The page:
In fact, even if more than a third of the Congolese State budget has to be funded by international donors (Zeebroeck 2009: 139) the country has an important part of the natural resources reserves in the world (SB 2010). Congo has also one of the three biggest forests and some of the largest water reserves on Earth. And, since the last oil prospections in the Great Lakes, it is considered that DRC may possess the biggest oil reserves south of the Sahara, about two-thirds of the coltan world reserves, half of the cobalt world reserves, a third of the cassiterite world reserves, one of the fourth biggest reserves of diamonds and the biggest quantity of copper on Earth (Yawidi 2008). Congo also has gold, uranium, titanium and germanium. In all, DRC holds more than 1,100 minerals and precious metals according to the World Bank (2014). Indeed, the vast number of mining sites has impeded mapping for a single province (IA 2010: 7). Since most of the armed groups in DRC finance their activities through the exploitation of minerals (UNSC 2003) Congo seems a very good example of Paul Collier’s theory of the Natural Resource Trap (Collier 2007).
To change the dynamics of this mining trap in DRC is a difficult task. During the Congo wars, the mining sector became artisanal in DRC: according to some reports, sixteen percent of Congo’s population would rely today on mining in some way (SB 2010). The last example of the difficulties to change mining dynamics is the US 2010 Dodd-Frank law on conflict minerals, which requires US-listed companies to publish information about their purchases of minerals from Congo and its adjoining countries to determine whether their purchases have benefited armed groups in eastern DRC. This law has helped to reduce the involvement of armed groups in the mines of eastern DRC (Bafilemba, Mueller and Lezhnev 2014), but their void has been filled by FARDC elements, who have increased their involvement in mining minerals, taxing diggers and facilitating mineral smuggling (Global Witness 2014). Since this law has provoked a sharp decline in the prize of Congolese minerals, it has propelled millions of miners and their families deeper into poverty (Wolfe 2015).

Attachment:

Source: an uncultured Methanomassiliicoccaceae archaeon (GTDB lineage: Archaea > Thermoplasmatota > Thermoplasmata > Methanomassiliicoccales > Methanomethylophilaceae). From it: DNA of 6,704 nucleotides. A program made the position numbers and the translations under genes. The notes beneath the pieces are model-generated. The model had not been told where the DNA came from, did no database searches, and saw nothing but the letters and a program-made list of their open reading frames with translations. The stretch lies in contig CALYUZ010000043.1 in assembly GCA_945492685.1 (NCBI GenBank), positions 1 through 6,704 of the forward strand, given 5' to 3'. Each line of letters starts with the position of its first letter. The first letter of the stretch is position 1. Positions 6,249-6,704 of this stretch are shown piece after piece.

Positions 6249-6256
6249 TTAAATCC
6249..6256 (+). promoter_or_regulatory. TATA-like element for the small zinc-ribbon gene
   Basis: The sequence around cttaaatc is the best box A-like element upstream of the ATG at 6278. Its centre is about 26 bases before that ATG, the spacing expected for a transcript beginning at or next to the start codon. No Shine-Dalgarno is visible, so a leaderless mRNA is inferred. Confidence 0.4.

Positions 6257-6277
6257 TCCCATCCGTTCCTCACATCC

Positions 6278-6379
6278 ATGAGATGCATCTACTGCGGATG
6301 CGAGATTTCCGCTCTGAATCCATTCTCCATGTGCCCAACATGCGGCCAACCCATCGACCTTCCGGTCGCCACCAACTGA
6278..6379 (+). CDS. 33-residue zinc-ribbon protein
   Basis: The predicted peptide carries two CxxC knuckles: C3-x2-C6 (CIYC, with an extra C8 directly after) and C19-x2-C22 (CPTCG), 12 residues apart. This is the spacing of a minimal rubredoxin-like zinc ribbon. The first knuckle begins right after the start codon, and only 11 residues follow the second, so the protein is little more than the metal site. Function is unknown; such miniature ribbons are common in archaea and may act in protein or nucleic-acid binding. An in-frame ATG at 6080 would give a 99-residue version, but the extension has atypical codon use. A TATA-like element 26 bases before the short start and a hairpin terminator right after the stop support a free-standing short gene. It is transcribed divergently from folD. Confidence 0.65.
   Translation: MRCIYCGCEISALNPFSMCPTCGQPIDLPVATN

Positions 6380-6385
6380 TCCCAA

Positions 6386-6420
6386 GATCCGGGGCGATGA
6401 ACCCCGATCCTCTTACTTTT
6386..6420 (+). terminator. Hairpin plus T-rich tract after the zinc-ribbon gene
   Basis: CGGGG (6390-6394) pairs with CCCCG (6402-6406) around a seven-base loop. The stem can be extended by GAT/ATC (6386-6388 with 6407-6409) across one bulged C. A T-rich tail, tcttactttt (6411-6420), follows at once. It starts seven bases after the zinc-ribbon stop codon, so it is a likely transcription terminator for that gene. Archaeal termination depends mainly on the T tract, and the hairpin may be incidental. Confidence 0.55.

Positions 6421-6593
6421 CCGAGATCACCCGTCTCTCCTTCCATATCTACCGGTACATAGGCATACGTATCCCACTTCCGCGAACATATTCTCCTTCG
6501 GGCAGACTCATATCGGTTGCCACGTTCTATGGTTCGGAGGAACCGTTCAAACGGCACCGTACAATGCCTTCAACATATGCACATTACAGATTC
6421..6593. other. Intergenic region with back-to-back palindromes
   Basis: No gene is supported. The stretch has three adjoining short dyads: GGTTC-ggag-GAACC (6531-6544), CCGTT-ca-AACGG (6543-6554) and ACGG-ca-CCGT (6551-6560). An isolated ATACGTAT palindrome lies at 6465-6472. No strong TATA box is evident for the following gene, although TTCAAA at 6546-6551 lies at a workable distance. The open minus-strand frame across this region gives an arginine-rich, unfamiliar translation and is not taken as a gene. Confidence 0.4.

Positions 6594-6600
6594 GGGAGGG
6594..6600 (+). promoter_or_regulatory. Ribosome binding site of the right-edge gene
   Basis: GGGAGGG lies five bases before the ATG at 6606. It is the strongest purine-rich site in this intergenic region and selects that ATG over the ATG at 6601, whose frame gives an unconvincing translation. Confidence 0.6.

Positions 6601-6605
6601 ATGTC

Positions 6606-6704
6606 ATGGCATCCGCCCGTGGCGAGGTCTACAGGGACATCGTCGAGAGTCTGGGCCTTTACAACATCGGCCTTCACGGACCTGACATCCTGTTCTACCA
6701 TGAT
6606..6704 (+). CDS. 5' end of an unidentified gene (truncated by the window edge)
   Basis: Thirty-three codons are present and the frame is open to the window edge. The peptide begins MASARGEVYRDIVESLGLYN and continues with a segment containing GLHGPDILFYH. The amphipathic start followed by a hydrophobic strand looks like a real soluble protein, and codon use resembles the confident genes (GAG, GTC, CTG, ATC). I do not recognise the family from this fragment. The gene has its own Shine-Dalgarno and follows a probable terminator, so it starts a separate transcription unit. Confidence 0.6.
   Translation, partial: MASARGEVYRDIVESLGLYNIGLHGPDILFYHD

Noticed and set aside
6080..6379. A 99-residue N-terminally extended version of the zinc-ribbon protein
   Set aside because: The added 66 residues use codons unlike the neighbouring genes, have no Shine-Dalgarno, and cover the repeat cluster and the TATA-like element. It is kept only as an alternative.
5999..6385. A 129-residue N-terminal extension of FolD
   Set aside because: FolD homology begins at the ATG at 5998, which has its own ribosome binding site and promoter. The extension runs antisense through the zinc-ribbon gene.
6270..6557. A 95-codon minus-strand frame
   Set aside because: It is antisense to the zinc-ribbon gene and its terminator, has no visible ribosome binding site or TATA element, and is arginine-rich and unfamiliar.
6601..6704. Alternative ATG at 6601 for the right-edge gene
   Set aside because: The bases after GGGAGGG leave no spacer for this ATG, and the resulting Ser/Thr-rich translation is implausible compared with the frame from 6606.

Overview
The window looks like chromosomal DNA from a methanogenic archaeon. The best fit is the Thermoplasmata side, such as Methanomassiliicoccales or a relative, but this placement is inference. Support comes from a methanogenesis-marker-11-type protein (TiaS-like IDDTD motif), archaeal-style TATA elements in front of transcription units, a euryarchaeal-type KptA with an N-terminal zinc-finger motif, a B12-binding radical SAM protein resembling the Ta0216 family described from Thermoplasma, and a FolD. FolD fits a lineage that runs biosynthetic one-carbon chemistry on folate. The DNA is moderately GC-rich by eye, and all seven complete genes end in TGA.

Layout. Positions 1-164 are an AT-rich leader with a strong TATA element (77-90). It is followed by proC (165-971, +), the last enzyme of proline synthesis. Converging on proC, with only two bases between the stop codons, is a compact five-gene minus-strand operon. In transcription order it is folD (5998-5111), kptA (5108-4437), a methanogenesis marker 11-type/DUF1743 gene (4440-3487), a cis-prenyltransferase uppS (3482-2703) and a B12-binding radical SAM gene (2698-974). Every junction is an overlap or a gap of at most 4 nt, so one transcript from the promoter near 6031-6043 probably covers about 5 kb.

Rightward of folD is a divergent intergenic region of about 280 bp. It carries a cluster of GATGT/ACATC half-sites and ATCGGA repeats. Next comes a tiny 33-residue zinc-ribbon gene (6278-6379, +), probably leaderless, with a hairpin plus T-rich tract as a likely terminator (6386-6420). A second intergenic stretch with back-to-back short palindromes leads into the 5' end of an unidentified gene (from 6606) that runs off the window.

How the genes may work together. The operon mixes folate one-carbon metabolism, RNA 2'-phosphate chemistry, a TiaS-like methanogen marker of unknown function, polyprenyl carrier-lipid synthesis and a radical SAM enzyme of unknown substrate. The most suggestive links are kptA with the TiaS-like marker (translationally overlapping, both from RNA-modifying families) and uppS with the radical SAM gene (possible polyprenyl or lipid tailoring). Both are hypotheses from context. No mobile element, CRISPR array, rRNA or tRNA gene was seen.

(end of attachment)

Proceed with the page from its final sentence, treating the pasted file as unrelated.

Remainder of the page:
Extreme poverty and unsatisfied basic needs are among the main grievances of the Congolese population, who have seen a regular decline in their living standards since the independence of the country. At the end of the Belgian control over Congo, the country had 140,000 kilometers of roads and streets, 300 hospitals, 40 airports, factories and refineries. Three decades later, at the end of Mobutu’s rule, only 20,000 kilometers of routes remained, and the health and education systems had almost collapsed (Van Reybrouck 2008: 408) while the purchasing power of the Congolese had been reduced to four per cent of what it was in 1960 (Van Reybrouck 2008: 402). The Congolese Wars destroyed most of the remaining infrastructure and services once provided by the State. The country’s GDP has decreased about 65 per cent since the independence of the country, and in 2011, DRC had the lowest Human Development Index in the world, the highest indexes of malnutrition and some of the worst indexes in life expectancy, poverty and gender inequality (UNDP 2011).
The contrast between this extreme poverty and the country’s richness in natural resources is still the object of most of the grievances of the communities, accusing their antagonists of monopolizing important positions in the Congolese State to benefit from these resources. These economic tensions associated with mineral resources will thus prevail in the ‘sea of instability’ but may be countered by the ripple effect of economic recovery in the ‘islands of stability’. In that sense, economic recovery can be one of the most effective components of the UN stabilization strategy.
Tensions in the sea: ‘le sol et le sous-sol’
Mineral resources and extreme poverty are not the only causes of tensions in the ‘sea of instability’: many Congolese opine that the country’s problems are due to Congo’s ‘sol et sous-sol’. Aside from minerals (the ‘sous-sol’), there is another natural resource at the core of intercommunity conflicts: land (the ‘sol’). Despite the international focus on ‘blood minerals’ to explain the Congo conflict (UN 2014), land is probably a more important factor to explain the conflict (IA 2010), since the intercommunity conflicts existing in Congo before the colonization were due to land problems (Chretien 2000; Djugudjugu 1979: 159; Weiss 1958: 148) and not to minerals. Indeed, most of the intercommunity conflicts in DRC are linked to identity and to an unfair access to local and provincial administrations and resources (Autesserre 2010). Among the natural resources, land, and not minerals, is the primary factor of the Congo conflict.